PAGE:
Just over a year ago, very few of us would consider hand sanitiser to be an essential item. Or a product we should always have access to whilst out and about. Fast forward 12 months and the majority of us simply won’t leave home without it.
The popularity and personal use of hand sanitiser have accelerated recently, with luxury and 100% natural options such as Purdy & Figg hand sanitiser spray proving popular due to their mix of pharmaceutical-grade alcohol and pure essential oils. It’s these anti-bacterial properties that make hand sanitiser part of our daily defence against germs, bacteria and viruses like coronavirus.
While most of us are familiar with placing a small bottle of hand sanitiser in our bags as we leave the house, using the gel offered in the supermarket and waving our hands in the air as we encourage it to dry faster, we’re not entirely knowledgeable when it comes to the product itself.
Here we’ll explore some important facts everyone should know about hand sanitiser.
Hand sanitiser doesn’t clean your hands
Before you worry about being exposed to an infection or a virus, don’t panic! While it’s been proven that hand sanitiser does in fact kill germs and viruses such as coronavirus, E. Coli and salmonella, it doesn’t actually clean your hands, at least not the same way that soap and water would do. When you wash your hands with soap and water, you’re not just killing germs, you’re washing them away effectively and breaking down the bacteria with the right hand washing technique.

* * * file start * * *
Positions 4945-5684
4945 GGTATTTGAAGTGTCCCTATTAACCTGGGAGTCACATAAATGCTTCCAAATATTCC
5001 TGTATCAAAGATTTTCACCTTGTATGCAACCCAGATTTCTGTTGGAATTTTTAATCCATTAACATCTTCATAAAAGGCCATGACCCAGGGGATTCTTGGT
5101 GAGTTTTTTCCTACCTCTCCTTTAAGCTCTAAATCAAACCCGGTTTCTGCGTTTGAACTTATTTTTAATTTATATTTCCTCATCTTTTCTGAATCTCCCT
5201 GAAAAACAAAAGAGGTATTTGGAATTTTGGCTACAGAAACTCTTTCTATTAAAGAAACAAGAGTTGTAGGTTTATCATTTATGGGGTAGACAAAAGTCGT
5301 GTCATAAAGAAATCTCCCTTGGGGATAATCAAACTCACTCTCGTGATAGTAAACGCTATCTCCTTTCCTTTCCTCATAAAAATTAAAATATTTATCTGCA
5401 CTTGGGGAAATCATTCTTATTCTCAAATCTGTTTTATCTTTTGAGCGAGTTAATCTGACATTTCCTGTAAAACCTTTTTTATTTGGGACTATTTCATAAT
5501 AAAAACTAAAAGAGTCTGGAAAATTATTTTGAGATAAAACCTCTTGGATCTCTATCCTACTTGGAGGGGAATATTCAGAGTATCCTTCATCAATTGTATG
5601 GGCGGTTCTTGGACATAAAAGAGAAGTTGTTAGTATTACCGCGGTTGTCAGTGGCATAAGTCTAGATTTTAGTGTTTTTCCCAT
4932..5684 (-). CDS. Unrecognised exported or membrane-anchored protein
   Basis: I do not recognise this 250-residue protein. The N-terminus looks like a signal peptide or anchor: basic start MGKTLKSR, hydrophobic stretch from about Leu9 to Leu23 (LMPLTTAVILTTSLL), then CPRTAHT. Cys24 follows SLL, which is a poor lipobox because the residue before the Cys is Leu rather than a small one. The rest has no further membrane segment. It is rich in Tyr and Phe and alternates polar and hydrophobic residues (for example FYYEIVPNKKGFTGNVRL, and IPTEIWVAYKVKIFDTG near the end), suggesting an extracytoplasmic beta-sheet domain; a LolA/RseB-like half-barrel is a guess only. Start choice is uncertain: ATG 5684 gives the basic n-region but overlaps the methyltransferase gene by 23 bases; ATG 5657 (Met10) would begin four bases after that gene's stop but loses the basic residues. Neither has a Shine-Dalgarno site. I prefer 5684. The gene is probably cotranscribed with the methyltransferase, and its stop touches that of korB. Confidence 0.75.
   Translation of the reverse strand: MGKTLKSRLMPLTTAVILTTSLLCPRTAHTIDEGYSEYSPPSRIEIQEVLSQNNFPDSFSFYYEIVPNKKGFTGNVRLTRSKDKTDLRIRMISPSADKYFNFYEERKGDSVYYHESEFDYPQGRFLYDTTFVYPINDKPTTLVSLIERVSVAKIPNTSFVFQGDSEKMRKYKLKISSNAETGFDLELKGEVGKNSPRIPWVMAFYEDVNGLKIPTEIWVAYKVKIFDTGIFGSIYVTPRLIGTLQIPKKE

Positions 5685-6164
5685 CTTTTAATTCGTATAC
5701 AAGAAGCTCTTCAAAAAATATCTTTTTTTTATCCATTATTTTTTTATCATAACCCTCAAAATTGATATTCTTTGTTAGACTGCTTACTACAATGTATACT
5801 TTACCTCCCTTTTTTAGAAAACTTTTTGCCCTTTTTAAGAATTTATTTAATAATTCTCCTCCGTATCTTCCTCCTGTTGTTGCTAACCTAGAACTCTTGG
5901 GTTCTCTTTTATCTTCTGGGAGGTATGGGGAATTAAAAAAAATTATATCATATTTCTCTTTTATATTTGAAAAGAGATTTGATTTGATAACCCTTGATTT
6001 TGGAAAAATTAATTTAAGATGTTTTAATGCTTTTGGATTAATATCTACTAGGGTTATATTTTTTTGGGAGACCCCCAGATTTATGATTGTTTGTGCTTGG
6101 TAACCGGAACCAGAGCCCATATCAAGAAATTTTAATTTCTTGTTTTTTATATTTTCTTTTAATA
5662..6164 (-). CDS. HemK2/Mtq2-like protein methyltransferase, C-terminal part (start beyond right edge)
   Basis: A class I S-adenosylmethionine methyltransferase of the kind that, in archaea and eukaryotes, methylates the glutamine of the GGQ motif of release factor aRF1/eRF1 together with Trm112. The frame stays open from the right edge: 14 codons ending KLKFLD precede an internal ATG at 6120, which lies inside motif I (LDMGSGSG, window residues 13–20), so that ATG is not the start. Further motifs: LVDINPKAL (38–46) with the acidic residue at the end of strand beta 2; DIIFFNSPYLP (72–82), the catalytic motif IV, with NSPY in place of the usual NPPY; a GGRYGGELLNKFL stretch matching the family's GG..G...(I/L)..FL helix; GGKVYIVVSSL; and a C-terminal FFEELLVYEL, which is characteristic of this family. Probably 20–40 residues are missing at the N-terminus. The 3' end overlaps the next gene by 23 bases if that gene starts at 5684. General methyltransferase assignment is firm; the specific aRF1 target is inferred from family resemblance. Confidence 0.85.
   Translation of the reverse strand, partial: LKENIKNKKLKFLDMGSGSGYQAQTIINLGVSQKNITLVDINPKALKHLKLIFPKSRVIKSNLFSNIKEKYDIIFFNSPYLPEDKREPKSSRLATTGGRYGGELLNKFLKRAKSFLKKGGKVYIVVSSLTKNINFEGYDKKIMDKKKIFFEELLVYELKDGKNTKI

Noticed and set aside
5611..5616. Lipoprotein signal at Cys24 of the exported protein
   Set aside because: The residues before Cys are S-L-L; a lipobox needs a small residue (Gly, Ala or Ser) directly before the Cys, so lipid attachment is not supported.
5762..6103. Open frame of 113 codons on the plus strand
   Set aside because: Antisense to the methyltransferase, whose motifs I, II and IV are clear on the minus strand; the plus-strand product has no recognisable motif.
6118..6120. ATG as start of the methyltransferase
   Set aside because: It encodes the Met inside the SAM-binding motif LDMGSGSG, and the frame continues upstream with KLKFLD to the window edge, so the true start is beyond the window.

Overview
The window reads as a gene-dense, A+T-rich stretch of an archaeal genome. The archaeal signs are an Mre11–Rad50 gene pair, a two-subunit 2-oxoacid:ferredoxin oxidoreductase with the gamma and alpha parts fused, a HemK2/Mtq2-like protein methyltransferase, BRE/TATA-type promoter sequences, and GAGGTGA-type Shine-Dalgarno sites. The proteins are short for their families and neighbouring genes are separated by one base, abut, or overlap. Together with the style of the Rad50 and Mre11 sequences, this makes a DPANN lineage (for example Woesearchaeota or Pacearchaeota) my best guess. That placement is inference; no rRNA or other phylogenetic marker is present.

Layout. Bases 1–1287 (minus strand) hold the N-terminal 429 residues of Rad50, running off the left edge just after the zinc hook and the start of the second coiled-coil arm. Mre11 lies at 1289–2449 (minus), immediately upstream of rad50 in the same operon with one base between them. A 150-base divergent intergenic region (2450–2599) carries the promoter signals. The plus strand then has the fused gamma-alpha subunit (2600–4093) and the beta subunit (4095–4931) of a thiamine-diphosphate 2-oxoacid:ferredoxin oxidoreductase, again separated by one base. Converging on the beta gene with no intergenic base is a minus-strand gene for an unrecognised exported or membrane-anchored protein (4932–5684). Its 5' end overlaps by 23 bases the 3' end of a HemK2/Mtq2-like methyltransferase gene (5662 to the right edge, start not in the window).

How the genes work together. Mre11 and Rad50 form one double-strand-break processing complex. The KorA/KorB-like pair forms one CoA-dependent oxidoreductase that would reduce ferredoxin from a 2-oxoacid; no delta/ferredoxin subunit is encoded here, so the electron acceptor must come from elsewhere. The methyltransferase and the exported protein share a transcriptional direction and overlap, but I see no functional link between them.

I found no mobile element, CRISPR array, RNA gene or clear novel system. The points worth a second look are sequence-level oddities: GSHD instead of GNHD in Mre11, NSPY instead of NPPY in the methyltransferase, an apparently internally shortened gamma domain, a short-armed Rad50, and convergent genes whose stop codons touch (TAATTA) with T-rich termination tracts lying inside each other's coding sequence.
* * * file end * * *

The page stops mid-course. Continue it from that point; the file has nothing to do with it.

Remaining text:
While hand sanitiser does kill germs, the most effective way to keep your hands clean and germ-free is to use soap and water.
You need to use the right technique
Squirting a little gel onto your hands and rubbing them together minimises the effect of the alcohol gel, and won’t kill the microbes on your skill if you’re not using the right technique. For your hand sanitiser to work correctly, you need to spread the gel around your hands just like you would if you were washing your hands. Following the package instructions, you should apply the suggested amount to your hands, and rub the gel through your hands until they are dry. Avoiding the hand waving technique!
In most scenarios, it’s the best option
We all know that while hand sanitiser is great for killing germs, washing our hands with soap and water is always better. However, there are some circumstances were reaching for that hand sanitiser, simply makes sense especially in terms of reducing the spread of infection and protecting those around you. Whether you’re visiting relatives in hospital or in nursing homes, or you’re getting on and off public transport or you’re spending time with people with weakened immune systems, having a bottle of hand sanitiser available ensures everyone can do their bit to prevent the spread of disease and protect those we love the most.
Remember, it’s always a good idea to keep a good supply of hand sanitiser at home and brush up on your sanitising technique.